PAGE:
I haven’t been reading much lately, not even audiobooks. But today I needed to mow the lawn and fold laundry, both great audiobook activities. So, I gave Fighting for Love, by Aiden & Austin Bates (narrated by Jamie Garrett) a chance. I received an audible code for it at some point.
Description from Goodreads:
Warrior in the ring. Submissive in the bedroom. A dark threat against a promising future. . .and a growing new life.
He trains, he fights. MMA fighter Eric lives for each match because now there’s nothing else to live for. Though he once yearned for the steady, forever kind of love. . .though he craved domination. . .he was betrayed. Walking away from the man he would have married, Eric didn’t look back. And now his future is just as empty as his past.
The day Samuel was fired for wanting to marry the love of his life wasn’t his blackest moment—his blackest moment was the night before, when Eric left him without a word. But Samuel emerged stronger, learned that to survive heartbreak he had to be true to himself. He now craves someone to share his dark desires with—a dominating self Eric never knew.
Where there are secrets, there can never be true love.
When a new client walks into Samuel’s place, he’s shocked to see that the man booking his services as a dom is Eric. Is this a cruel joke, or are they fated to be together?
The only way to find out is to follow this thing to the end. Even if that means wading through blackmail, deceit and a shocking discovery that changes their lives forever. They have no choice but to defeat their enemies and make their love work.
Eric is carrying a baby and Samuel refuses to give them up without fighting the match of their lives.
You know, what I think amazes me most about this book is that it had two authors. Two people were involved in the writing of this travesty and neither one called a halt to it. It’s a disaster in so many ways. For one, even listening to the audio version, I caught several editing mistakes. The most common (and therefore the one that annoyed me most) was how it kept saying one character’s house was color-coded, but they meant color coordinated. As this was meant to be an endearing trait it was brought up several times and it was wrong every time. But there were also just other random mistakes. At one point someone left the bathroom to go to the bathroom. (He went to the bedroom).
But mostly I hated that the whole alpha/omega trope wasn’t situated in any sort of world. I’m plenty familiar with the Omegaverse. I’m not new to m-preg stories. But you can’t just drop alpha and omega characters into an undefined world. I have no idea if this was common among all people, some people, or a secret. I have no idea if these were human people or shifters of some sort (though I assume not since it wasn’t mentioned). Why were some alphas and some omegas? What makes an alpha or omega? Are there betas somewhere?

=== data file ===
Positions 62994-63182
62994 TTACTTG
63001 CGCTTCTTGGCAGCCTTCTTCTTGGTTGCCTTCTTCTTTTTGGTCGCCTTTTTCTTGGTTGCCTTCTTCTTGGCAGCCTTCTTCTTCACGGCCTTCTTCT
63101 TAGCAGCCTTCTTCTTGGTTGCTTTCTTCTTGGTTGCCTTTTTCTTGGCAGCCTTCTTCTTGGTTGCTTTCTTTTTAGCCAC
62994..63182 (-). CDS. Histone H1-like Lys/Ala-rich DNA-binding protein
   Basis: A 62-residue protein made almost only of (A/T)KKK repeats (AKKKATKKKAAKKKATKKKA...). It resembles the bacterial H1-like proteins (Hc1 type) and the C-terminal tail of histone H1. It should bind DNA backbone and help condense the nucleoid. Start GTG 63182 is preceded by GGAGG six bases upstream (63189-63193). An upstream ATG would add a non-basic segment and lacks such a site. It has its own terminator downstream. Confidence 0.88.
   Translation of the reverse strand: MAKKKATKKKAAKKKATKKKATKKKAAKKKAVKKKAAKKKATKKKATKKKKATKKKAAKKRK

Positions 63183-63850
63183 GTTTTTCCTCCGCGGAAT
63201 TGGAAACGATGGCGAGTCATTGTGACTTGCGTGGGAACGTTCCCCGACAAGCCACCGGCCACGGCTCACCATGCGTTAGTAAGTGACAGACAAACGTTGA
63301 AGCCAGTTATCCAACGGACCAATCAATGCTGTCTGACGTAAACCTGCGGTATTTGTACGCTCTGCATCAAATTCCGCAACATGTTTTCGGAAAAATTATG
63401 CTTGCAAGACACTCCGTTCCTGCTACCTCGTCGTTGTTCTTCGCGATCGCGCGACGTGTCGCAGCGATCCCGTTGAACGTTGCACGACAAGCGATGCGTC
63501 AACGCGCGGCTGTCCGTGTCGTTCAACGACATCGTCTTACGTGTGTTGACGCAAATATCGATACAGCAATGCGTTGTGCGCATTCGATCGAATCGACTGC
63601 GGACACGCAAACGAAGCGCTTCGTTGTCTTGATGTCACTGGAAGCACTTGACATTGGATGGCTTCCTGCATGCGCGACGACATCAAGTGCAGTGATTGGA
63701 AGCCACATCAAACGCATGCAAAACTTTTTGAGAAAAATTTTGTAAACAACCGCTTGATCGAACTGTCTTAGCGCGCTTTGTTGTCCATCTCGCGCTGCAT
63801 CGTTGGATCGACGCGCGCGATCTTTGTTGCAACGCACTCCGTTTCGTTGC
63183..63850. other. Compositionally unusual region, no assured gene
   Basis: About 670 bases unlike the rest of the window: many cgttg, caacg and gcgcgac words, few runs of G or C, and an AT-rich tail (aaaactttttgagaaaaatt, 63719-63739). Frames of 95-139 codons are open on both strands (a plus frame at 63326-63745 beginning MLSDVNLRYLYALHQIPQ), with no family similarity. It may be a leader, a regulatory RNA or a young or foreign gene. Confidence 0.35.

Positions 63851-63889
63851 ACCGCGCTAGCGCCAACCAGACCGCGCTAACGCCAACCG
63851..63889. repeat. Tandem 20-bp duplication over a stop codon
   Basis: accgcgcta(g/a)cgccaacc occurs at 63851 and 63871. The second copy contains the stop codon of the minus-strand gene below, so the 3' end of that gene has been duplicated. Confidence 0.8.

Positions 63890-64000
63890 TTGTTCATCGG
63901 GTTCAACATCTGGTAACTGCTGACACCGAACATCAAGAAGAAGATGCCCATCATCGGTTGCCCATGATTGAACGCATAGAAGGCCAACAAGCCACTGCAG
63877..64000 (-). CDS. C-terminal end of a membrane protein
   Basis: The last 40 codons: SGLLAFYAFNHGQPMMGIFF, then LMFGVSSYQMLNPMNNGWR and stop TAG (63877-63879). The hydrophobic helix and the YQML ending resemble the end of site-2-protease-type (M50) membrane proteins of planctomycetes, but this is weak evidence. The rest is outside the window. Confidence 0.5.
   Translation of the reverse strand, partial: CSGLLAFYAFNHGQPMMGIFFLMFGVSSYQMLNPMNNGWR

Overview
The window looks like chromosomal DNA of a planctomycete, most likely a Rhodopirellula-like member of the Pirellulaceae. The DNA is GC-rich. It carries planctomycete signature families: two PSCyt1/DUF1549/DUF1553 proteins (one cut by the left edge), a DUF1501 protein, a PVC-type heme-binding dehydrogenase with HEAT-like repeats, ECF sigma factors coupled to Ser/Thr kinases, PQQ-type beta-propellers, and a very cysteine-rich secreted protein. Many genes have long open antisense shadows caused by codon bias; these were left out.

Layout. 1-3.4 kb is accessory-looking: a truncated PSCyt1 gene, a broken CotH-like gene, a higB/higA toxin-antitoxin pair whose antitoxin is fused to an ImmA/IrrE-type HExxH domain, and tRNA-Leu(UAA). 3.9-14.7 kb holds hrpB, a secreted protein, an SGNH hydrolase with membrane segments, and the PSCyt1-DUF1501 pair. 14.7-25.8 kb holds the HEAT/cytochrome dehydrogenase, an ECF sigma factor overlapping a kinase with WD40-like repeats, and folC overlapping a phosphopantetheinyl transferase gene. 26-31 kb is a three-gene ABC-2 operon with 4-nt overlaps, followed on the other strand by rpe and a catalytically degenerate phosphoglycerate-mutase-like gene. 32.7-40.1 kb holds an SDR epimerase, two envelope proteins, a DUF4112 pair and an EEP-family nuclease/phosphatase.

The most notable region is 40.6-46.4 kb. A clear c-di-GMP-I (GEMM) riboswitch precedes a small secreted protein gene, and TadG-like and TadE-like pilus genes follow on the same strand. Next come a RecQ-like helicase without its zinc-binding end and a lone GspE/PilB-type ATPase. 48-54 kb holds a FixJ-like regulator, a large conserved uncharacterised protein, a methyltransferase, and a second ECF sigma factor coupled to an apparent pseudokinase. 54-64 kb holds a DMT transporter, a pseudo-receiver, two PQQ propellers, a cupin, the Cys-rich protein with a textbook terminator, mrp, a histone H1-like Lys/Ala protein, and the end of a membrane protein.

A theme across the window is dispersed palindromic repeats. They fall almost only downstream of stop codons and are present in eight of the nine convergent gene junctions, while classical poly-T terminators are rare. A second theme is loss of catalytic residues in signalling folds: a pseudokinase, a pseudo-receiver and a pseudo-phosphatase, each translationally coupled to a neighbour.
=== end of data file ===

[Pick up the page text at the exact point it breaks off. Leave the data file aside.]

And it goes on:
How, if at all, do the dominant and submissive traits come into play? Because the book infers that the words aren’t interchangeable, some alphas are dominant, but not all omegas are subservient, and visa versa. I think. I’m really not sure and that’s my point. None of this is defined or explained in any way. What’s more, the dominant character got into being a dom when he lost his job and someone else took him in and showed him the ropes. It’s reiterated that it’s just a job. So, even being a dom isn’t presented as a racial trait. So, what makes him an alpha if not his dominance?
Further, there is 100% no reason both characters needed to be male for this plot to work (as poorly as it worked, but you get my point). I love gay romance. So, I’m not saying the authors needed a reason to write the characters as gay. But the m-preg felt so forced and out of place, so poorly explained (not at all explained) that I feel like it just should have been left out. The sex was abortive and uninterestingly written (how do you make BDSM sex vanilla and boring?) that even it couldn’t redeem it. At least if one had been female one aspect of the pregnancy plot would have made a modicum of sense and one fewer facet would be a basket case.
Lastly (and this is a big spoiler), the whole plot hinges on my number-one most hated trope, the “Oops it all a misunderstanding that could have been avoided with a single conversation” trope. I hate this and it was apparent that this was going to be the case from chapter one and it was dispelled literally in a single partial paragraph. They had been together for years, were engaged to be married and one ghosted on the other based on a text from an unknown person. A text they later decided was a wrong number. It’s beyond ridiculous and predictable to boot. Why didn’t they just have the conversation two years ago?
About the only positive thing I can say is that the narrator did a fine job.